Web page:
Thursday, August 27, 2009

comedy: the well of sadness

Well the comedy workshop has kicked off another year. This week we went over the origins of single cam and multi cam shows, the 2 act structure, A & B story lines as well as character development. Quite a lot of territory to cover in one day. So naturally we'll delve into each of those topics in greater detail in the weeks to come. They're all general bits of information that by this point most writers have some grasp of - now it's all about strengthening that information.
To me, however, comedy comes from character. That is to say, you can understand the mechanics of a show, you can have air-tight plot, you can have jokes all over the place, but if you don't have deep meaningful characters, you have nothing.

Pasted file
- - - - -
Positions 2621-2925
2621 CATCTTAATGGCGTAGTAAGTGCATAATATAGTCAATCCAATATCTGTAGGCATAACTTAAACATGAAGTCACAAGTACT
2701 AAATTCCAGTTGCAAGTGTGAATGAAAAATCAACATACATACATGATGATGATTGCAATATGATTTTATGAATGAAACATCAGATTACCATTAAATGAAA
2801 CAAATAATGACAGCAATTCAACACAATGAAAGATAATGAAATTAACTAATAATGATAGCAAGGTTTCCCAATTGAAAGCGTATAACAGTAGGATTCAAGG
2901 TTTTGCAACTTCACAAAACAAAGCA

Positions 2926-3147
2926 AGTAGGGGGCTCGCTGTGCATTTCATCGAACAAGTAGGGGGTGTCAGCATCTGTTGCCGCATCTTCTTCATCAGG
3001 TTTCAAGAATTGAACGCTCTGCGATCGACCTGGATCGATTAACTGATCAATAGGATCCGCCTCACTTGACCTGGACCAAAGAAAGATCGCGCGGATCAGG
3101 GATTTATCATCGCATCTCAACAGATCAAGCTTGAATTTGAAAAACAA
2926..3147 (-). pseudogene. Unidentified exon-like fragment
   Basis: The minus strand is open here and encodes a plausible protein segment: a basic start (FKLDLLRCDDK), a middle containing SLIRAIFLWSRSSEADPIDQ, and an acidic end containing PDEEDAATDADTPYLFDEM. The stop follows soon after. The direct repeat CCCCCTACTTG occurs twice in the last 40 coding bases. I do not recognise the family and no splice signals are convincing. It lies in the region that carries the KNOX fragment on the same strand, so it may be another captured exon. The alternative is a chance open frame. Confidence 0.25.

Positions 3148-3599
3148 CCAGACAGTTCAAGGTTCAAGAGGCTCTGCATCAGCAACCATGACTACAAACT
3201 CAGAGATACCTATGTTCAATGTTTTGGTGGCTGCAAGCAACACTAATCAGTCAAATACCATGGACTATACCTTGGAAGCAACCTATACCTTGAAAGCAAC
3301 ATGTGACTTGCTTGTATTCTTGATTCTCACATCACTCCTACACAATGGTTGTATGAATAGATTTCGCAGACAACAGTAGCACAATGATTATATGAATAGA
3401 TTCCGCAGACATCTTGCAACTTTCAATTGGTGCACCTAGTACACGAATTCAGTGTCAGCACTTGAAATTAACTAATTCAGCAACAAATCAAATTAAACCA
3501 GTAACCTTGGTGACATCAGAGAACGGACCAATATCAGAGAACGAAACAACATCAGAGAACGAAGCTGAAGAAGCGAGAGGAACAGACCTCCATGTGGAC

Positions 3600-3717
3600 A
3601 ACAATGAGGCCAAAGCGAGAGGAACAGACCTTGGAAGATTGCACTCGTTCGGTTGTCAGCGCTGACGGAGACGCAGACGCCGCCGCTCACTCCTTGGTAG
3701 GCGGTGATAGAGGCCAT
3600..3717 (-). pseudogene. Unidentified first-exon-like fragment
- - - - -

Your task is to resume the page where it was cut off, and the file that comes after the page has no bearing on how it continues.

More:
The exercise for this past week was to read a 30 Rock script and go through scene by scene and look at the subtext for the Liz Lemon character. That is to say, what did we learn about her in every scene that was not ever explicitly said. Inferring from her actions and dialogue we could make all kinds of assumptions about her personality and even her history. In the script Liz has to negotiate Josh's annual contract. She doesn't want it to be a big confrontation and she even tips Josh off in a way that if he plays ball they can get through the negotiation with no fuss. Of course Josh being who he is betrays her. Betrayed she has to re-approach the negotiation and come after him in a way that was harder than if she had just entered into the meeting without pre-warning him. Angry she takes the negotiation to a personal place. When she has him over a barrel she makes him perform the "worm" as a part of the agreement. She humiliates him in a way that is kind of immature and unique to her character. One gets the feeling that she, at some point in her past, suffered such a humiliation at the hands of a high-school tormentor. This is the well of sadness. Those traumas and wounds in a character's story that make them who they are today. You have to give them this kind of depth so that they are real. And, knowing who they are we can make projections as to how they will behave in the future. Part of the fun of a sitcom is "what will they do next?" In fact, it's probably the main reason people watch these shows. Not for clever lines but rather that opportunity to see their "clever TV friend" react to a new and interesting situation that challenges their specific "damage." We talked about the endless well of sadness that is Michael Scott. God only knows what horrible things he suffered that made him this way. He is a wildly insecure and deeply lonely man. What makes it funny is he sees himself as a confident and popular boss, friend of everyone and hero to Dunder Mifflin. Michael Scott, so lacking in any kind of self esteem, allowed himself to remain in an abusive relationship for a year with Jan. He literally slept at the foot of the bed because she needed the space for herself. Wow. He's so sad we can't help but feel sorry for him. So this is the challenge for the term ahead; give your characters an equally rich back story in your script. Develop them, make them true, and above all love them.

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